Democrat Blocks Biden's NSA Nominee Over Data ControversyNational Security Agency Refusing to Reveal Data Collection Practices, Senator Says
The Biden administration's nominee to lead the National Security Agency is facing new challenges from a senior Democrat on the Senate Intelligence Committee over allegations the spying agency is purchasing information on U.S. citizens from data brokers.
Sen. Ron Wyden, D-Ore., said he is blocking the nomination of Air Force Lt. Gen. Timothy Haugh to serve as director of the NSA and U.S. Cyber Command over the Department of Defense's refusal to publicly disclose whether it purchases certain data on Americans from data brokers, including location data and web browsing records.
In a statement submitted Thursday for the Congressional Record, the senator said he had first requested information from DOD in January 2021 on which components purchase personal data on U.S. citizens from data brokers. That request came after he had released a memo from the Defense Intelligence Agency acknowledging it was procuring location data on Americans.
"I asked that the American people simply be provided yes or no answers as to whether the NSA is buying their location data and web browsing records," Wyden said. "Unfortunately, intelligence officials have been unwilling to release even that basic information."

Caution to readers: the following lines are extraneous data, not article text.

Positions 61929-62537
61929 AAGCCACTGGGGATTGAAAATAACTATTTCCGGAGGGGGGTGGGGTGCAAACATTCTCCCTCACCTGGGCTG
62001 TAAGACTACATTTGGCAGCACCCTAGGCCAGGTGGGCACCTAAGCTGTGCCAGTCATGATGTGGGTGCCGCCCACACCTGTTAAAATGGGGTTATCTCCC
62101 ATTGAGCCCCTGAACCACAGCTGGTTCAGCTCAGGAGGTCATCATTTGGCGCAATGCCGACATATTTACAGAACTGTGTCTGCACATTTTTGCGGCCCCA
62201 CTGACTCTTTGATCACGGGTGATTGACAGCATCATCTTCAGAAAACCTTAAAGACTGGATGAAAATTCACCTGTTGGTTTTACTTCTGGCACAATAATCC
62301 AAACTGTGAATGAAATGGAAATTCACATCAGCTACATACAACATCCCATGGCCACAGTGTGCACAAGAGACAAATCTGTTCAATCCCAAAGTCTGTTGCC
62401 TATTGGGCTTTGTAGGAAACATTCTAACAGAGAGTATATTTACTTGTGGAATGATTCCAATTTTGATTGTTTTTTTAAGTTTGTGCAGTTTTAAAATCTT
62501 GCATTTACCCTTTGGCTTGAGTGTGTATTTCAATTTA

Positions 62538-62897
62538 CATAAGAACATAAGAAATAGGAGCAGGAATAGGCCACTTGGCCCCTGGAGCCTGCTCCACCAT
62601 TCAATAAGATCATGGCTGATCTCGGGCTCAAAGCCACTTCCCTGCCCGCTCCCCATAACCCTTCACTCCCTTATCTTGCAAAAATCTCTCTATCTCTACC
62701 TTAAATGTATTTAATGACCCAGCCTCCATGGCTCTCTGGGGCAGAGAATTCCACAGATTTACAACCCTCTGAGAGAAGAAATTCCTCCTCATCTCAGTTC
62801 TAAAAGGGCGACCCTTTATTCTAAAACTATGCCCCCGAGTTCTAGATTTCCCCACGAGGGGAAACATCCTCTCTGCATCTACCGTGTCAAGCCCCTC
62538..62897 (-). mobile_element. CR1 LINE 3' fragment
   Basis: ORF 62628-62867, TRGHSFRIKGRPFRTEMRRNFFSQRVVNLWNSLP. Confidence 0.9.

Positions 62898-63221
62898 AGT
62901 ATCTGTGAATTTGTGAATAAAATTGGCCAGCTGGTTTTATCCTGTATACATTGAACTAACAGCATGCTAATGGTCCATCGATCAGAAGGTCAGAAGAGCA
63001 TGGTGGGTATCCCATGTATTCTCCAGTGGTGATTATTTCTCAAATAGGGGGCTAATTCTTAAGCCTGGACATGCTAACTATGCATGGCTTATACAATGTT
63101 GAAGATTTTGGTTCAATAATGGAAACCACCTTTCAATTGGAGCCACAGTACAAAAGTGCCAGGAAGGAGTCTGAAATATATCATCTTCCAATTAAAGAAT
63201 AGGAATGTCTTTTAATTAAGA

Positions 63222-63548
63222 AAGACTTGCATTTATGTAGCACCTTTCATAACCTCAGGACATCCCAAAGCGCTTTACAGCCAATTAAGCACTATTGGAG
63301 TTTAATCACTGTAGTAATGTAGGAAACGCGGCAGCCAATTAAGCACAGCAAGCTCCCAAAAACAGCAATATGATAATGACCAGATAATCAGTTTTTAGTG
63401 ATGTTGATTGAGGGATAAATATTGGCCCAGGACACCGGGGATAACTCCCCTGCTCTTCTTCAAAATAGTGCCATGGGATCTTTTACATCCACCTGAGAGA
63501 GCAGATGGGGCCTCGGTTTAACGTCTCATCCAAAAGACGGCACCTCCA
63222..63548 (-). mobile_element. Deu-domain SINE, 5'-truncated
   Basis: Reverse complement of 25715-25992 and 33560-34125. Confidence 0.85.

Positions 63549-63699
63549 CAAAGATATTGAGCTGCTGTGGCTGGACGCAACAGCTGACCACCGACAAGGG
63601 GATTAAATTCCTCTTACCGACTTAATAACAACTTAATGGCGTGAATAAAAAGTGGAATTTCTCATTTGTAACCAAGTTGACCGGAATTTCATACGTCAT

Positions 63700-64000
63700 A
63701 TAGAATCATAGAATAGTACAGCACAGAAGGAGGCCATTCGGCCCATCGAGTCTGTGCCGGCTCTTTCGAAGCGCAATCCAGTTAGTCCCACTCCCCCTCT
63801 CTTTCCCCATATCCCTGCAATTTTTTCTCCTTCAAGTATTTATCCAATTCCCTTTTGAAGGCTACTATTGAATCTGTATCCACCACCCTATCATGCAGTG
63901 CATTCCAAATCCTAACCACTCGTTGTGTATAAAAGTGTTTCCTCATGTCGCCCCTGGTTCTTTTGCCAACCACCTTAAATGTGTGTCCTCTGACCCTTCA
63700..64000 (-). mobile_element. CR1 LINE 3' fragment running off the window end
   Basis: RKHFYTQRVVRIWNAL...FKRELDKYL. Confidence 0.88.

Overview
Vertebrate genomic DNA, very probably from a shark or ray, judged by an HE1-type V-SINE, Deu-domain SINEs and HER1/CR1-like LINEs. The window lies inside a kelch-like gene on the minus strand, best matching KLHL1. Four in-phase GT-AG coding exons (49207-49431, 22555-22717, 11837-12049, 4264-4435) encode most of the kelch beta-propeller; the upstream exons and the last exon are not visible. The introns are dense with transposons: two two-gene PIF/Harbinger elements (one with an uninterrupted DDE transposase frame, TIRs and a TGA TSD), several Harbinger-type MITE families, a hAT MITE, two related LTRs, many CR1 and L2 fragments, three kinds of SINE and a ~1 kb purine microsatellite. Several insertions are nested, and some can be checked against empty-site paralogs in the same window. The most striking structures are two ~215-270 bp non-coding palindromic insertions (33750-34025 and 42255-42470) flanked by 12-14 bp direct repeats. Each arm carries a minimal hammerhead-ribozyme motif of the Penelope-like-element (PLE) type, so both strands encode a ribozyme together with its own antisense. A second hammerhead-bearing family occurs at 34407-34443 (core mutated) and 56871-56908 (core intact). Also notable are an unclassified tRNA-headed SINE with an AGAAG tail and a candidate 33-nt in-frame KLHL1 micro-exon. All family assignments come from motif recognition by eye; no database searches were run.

"The American people have a right to know whether the NSA is conducting warrantless domestic surveillance of Americans in a manner that circumvents the Fourth Amendment to the Constitution," he added.
The Senate Armed Services and Intelligence committees both voted to approve Haugh's nomination in July. Wyden's hold joins a blanket hold on all military promotions by Sen. Tommy Tuberville, R-Ala., that has been in place since February. Tuberville objects to a Pentagon policy that offers paid leave and travel reimbursement to troops in need of an abortion.
Haugh currently serves as deputy commander of Cyber Command. If confirmed, he would replace Army Gen. Paul Nakasone, who has led the NSA and Cyber Command since 2018. Both organizations play key roles in maintaining U.S. election security and mitigating ransomware attacks and have provided support to Ukrainian military forces throughout Russia's deadly invasion.
Wyden did not object to Haugh's qualifications while pledging to place a hold on his nomination. The Senate can conduct a procedural vote to overcome the hold, which prevents the fast-tracking of nominations.
Wyden has previously raised concerns about major technology companies selling personal data on U.S. citizens to foreign governments. The senator led a bipartisan group of lawmakers that in 2021 requested insights from Google, Twitter, Verizon, AT&T and online advertising firms and networks about all of the foreign companies to which they have provided data from U.S. users and their devices since 2019 (see: Senators Raise Security Concerns Over Selling Personal Data).